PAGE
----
She will replace the retiring Cassandra Deck-Brown come Aug. 1.
"I am excited to announce that Estella Patterson will be the 30th Police Chief of the Raleigh Police Department," said City Manager Marchell Adams-David. "She understands the important issues that police departments across our country are facing today and she is more than capable of leading RPD in this new era of policing. Now more than ever, leadership matters, community connections matter and I believe Estella Patterson is the right person for the job.
"This was an extensive search process where we thoroughly vetted candidates from all over the country," Adams-David added. "I appreciate all the community involvement we received and am confident that we have found the best fit for our community and the Raleigh Police Department in Chief Patterson."
In a release Thursday, Patterson said: "I am honored at the opportunity to lead the fine men and women of the Raleigh Police Department. I am looking forward to strengthening the relationships with citizens and residents in the community and advancing 21st-century policing ideals to make Raleigh the safest city in America. I am thankful to all for their trust and confidence in me."
Patterson is a Deputy Chief with the Charlotte-Mecklenburg Police Department and oversees the Patrol Services Group. She has been a member of CMPD since 1996, serving in several roles, including patrol officer, instructor, division commander, recruitment director, and Internal Affairs commander.
She earned an M.S. in criminal justice from the University of Oklahoma and a B.A. in political science from the University of North Carolina, Charlotte. She is a graduate of the FBI National Academy.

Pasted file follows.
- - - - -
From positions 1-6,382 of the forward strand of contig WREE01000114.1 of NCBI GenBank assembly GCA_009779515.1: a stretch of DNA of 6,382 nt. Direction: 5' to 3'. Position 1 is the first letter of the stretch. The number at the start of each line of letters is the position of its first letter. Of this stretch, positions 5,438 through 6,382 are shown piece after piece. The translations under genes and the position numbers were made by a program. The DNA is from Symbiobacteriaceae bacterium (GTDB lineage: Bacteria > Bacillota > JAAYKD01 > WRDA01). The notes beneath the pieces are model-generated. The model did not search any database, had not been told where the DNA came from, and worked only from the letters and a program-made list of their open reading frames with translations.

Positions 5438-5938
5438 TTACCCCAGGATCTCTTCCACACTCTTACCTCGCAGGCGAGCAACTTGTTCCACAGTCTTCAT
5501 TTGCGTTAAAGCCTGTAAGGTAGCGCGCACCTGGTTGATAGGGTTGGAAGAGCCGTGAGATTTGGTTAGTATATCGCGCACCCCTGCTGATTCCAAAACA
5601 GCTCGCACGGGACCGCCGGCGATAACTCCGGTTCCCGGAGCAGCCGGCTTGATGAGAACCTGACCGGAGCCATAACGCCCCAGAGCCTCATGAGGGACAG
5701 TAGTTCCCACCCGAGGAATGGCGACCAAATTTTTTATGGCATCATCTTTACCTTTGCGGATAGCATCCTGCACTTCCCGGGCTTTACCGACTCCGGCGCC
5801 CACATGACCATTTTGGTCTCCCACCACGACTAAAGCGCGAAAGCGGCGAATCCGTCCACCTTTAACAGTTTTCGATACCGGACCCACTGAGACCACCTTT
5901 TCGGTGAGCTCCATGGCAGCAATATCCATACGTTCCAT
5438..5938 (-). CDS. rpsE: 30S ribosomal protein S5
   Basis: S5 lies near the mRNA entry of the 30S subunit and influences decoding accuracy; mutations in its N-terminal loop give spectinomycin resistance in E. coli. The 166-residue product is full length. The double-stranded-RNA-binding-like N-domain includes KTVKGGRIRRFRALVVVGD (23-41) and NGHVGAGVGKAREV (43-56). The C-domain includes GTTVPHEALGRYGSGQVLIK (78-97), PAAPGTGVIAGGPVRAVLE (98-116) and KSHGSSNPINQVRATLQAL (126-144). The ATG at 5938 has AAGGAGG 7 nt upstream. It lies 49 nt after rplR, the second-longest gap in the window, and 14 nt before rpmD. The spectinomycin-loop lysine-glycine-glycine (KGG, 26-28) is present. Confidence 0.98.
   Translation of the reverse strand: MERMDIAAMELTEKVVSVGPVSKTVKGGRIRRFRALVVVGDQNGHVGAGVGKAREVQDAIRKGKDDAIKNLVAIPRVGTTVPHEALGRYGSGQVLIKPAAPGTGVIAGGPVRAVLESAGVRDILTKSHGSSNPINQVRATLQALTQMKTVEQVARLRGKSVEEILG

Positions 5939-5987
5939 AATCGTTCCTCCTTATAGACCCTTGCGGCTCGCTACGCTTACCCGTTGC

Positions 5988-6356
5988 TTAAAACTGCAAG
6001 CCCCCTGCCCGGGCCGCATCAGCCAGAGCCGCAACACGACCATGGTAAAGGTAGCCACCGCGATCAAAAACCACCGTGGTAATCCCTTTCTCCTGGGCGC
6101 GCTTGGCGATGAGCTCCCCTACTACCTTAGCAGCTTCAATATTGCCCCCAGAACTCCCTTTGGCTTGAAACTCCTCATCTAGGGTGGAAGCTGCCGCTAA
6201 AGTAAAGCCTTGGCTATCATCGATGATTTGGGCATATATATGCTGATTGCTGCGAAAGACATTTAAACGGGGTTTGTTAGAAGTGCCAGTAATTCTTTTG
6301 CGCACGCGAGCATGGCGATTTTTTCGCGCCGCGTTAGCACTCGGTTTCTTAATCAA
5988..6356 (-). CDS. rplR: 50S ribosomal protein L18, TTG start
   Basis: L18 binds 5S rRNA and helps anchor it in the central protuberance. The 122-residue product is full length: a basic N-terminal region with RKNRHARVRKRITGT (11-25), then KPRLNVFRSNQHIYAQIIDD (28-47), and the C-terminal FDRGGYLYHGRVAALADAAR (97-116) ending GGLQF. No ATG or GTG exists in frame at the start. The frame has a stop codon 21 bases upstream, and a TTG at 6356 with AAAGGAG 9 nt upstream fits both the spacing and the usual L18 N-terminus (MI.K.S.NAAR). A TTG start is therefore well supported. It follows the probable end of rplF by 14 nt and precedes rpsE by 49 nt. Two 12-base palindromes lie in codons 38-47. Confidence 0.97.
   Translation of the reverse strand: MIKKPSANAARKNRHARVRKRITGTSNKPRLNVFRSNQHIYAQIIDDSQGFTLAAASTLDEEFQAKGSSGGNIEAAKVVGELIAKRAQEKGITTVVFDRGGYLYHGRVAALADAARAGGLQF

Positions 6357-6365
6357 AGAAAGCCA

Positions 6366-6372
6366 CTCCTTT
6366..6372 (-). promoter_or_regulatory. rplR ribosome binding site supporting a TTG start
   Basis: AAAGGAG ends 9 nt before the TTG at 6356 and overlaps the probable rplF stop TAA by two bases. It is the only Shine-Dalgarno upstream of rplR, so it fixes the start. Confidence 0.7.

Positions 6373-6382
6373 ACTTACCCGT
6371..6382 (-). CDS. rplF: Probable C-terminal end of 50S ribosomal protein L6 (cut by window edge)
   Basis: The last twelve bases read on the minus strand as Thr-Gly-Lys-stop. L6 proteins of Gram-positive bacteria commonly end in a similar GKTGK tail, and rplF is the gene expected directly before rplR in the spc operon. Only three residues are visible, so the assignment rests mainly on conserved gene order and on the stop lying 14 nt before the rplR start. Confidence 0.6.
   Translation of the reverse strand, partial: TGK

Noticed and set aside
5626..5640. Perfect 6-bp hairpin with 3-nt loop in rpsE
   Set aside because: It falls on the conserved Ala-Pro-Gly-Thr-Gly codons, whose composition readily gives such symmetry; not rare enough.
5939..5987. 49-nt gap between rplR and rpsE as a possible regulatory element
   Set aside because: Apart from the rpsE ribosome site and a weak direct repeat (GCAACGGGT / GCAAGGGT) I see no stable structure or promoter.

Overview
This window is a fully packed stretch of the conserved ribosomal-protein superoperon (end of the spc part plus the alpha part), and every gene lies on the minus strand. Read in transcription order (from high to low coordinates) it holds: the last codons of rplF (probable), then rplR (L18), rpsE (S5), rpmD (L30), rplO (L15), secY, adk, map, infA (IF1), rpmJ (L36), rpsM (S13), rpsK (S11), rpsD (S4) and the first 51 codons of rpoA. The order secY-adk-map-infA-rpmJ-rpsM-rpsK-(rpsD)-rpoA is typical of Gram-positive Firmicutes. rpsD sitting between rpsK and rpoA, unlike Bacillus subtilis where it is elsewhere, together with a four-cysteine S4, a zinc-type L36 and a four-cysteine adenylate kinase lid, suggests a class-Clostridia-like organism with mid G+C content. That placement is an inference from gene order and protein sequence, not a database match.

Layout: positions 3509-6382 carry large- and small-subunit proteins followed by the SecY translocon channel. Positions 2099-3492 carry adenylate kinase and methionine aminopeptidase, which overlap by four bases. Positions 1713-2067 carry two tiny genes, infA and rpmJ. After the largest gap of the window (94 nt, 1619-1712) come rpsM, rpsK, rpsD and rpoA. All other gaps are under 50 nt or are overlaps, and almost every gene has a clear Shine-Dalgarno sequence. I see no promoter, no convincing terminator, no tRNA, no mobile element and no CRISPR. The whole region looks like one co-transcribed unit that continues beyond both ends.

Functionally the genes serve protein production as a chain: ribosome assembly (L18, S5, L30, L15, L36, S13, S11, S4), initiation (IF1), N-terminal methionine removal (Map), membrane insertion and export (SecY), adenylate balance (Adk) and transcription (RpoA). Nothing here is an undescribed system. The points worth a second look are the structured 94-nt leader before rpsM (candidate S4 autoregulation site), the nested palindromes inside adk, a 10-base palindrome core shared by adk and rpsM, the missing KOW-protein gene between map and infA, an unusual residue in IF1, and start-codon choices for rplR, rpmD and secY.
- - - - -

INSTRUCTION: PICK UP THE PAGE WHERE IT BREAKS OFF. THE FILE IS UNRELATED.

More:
"Being a police officer is hard in this particular time, much less a police chief where you're having to make very critical decisions sometimes decisions that people don't like," said Vicki Foster, the former assistant chief of the Charlotte-Mecklenburg Police Department. "I think it speaks to her personality that during this time she still wants to be in leadership and she still wants to lead people and recruit the right people."
Patterson is also the President of the Greater Charlotte Chapter of the National Organization of Black Law Enforcement Executives and an executive board member of the N.C. Police Executives Association. Additionally, she serves as a Commissioner on the N.C. Education and Training Standards Commission, which regulates the training, certification and policy making for all police officers in the state of North Carolina. Deputy Chief Patterson also served as a member of the U.S. Army Reserves from 1996-2005.
Hear from Patterson at her initial interview
The three finalists, Deputy Superintendent Robert Lowe of the Cambridge Police Department, Police Chief Darryl McSwain of the Maryland-National and Patterson, pitched why they would be the perfect fit for the job in a virtual forum last week.
Patterson said in the forum that her goal is to ensure safety and is willing to both expand and improve upon practices within the Raleigh Police Department.
"I want to make Raleigh the safest city in the United States, and it's not far from that," Patterson said at the forum . "I desire to be the chief because I want to push forward 21st-century policing ideals. We are in a time now where policing is more important than ever to rebuild the relationships with the community."
Charlotte-Mecklenburg Police Department, where Patterson most recently worked, released the following statement about her being hired in Raleigh:
"Deputy Chief Estella Patterson has had a distinguished career with the Charlotte-Mecklenburg Police Department. Since her career began almost 25 years ago, she has been an integral part of CMPD's success and is well-deserving of her new appointment as the Chief of Police at the Raleigh Police Department. The City of Raleigh is fortunate to get such an experienced and dedicated leader, and I wish her all the best."
Read the biographies of Raleigh's three police chief candidates here.
Deck Brown will be retiring June 30, after more than 33 years with the department.
Deputy Chief Todd Jordan will serve as interim Chief of Police beginning July 1 until Patterson assumes her duties.